Police: Josephine Co. dogs being abducted, forced into fighting rings

Josephine County, Ore. — Animal control officers in Josephine County are seeing a direct link between missing dogs and evidence of an illegal dog fighting ring in Southern Oregon. Now, a woman whose dog is missing said she has a warning for other pet owners.

Jacquee Arzadon described 2-year-old Pi. “She’s a Catahoula Leopard dog–she kind of looks like a lab, most people wouldn’t know what she is if they saw her.”

Pi has been missing since October 8th. Arzadon knows she didn’t run away. She said, “We checked our surveillance cameras where we saw, that as we left, the gate stays open for 45 seconds or so, she wandered out the gate, and within a minute or so of her wandering out the gate, we saw headlights.”

Arzadon said a utility like-truck stopped near the driveway for about a minute–and Pi was gone.

It wasn’t until this week that she connected the dots on Facebook.

“Somebody was saying something, you know, about a dog being picked up,” said Arzadon. “An animal shelter officer just letting people know in their area to keep their dogs safe.”

That Josephine County Animal Control officer was David Pitts.

“We see more and more lost dog posters, and they all seem to be bully breeds, German shepherds, heelers, labs,” said Officer Pitts.

Pitts said some of those missing dogs have been found dead up and down Interstate 5 in Josephine County.

But the animals aren’t just being taken from houses and yards. Officer Pitts said, “The other day I was in a parking lot out at a well-known store, and caught some people trying to load some dogs up, and they ended up getting one, it was a big yellow lab.”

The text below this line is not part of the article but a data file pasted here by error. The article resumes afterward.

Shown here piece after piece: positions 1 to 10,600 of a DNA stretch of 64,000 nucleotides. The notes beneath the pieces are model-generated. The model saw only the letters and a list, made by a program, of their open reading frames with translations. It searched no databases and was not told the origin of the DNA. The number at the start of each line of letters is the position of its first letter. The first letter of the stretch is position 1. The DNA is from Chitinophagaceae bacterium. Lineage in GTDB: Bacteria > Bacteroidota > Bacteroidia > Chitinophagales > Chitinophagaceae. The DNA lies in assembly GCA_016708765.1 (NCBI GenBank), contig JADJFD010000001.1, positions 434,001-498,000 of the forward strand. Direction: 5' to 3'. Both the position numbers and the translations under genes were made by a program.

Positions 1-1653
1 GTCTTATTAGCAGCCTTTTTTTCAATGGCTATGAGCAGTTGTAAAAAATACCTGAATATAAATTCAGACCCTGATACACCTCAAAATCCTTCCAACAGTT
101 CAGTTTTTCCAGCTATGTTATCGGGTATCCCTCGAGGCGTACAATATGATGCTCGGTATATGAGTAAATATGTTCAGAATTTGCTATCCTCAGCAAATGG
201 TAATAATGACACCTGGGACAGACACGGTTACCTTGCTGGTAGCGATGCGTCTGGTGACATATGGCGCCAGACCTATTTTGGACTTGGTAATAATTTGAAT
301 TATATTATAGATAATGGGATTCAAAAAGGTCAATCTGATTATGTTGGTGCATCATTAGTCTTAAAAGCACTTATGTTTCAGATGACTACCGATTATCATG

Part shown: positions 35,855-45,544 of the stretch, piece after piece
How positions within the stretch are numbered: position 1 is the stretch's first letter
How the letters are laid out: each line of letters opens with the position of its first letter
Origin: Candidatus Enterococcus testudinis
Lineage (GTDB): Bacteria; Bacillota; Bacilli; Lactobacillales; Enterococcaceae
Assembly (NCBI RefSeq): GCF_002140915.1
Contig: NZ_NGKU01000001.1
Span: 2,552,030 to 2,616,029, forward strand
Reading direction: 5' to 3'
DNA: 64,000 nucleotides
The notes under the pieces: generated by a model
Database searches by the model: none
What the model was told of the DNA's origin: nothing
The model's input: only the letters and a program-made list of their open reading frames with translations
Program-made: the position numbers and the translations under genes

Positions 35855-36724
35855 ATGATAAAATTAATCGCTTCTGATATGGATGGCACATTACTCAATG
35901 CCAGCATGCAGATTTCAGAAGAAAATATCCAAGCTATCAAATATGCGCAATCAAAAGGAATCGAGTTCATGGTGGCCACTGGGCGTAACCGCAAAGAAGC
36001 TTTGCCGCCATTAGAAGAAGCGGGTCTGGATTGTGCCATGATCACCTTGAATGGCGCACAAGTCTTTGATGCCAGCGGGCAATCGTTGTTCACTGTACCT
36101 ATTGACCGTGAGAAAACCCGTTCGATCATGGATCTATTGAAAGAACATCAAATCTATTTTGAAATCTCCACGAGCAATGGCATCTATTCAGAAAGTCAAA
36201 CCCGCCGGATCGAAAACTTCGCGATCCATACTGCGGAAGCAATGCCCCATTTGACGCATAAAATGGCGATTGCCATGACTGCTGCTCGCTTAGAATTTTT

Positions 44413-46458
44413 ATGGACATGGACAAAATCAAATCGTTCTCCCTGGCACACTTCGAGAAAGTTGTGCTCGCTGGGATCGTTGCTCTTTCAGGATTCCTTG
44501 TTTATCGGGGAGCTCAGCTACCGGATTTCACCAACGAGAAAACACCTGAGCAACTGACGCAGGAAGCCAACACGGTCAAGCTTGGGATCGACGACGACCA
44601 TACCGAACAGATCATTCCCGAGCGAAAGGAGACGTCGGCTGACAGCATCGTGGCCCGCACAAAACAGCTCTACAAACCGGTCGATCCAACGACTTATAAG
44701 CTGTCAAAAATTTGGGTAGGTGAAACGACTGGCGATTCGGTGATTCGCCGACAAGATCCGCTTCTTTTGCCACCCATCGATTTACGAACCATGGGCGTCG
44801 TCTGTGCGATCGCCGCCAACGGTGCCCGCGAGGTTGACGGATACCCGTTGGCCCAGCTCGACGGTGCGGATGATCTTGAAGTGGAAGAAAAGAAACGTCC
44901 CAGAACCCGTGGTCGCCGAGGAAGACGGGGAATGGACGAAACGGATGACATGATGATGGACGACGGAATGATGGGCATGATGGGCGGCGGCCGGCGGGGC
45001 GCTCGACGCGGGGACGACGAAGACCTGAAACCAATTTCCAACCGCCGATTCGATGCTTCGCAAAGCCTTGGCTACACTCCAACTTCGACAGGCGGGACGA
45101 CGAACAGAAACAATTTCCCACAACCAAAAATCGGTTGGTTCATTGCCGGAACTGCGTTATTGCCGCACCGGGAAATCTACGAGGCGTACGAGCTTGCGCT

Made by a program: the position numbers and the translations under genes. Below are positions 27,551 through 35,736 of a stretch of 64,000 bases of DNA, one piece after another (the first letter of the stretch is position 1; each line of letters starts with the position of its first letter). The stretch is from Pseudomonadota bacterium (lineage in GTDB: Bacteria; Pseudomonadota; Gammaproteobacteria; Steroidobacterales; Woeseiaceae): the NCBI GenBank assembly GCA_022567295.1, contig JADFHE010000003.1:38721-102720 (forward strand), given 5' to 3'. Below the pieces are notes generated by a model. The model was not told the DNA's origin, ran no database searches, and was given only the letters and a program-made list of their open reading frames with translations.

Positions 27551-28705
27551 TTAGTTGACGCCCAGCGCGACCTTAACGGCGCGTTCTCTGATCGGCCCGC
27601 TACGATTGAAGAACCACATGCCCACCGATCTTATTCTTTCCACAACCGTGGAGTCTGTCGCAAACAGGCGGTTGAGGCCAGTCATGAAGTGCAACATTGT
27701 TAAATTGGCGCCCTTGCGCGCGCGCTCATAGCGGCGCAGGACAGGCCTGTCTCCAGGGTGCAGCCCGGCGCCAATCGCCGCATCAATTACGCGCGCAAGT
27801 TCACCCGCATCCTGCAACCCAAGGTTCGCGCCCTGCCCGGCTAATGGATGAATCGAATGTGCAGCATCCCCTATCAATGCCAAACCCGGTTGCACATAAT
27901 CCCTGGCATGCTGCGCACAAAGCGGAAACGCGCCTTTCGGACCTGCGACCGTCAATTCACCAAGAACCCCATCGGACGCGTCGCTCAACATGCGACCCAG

That lab, named Finley, was rescued by Pitts. The dog’s collar was found buried in the dirt a short distance away.

Because Finley had a chip, he was reunited with his owners.  But Pitts said it could have–and usually ends up being– a much different outcome. “They’ll throw two dogs in the back of a camper shell, or else, in the trunk of a car, and they’ll drive up I-5, so it’s a portable dog fighting ring. They’ll pull over, they’ll take a picture of the dog that’s alive and the dog that’s dead, and they’ll text it back to their friends, is what I was told, and they’ll make the bet pay, and then they come up here and dispose of the dogs.”

Pitts currently has more than ten open cases related to these illegal rings–a problem that he says is just now becoming public.

As for Arzadon and her family, they’re fearing the worst, but still hoping for the best. “We don’t know what happened to her, we have to be hopeful that someone took her that wants to love her… sorry. But if she took a different fate, it’s heartbreaking.”

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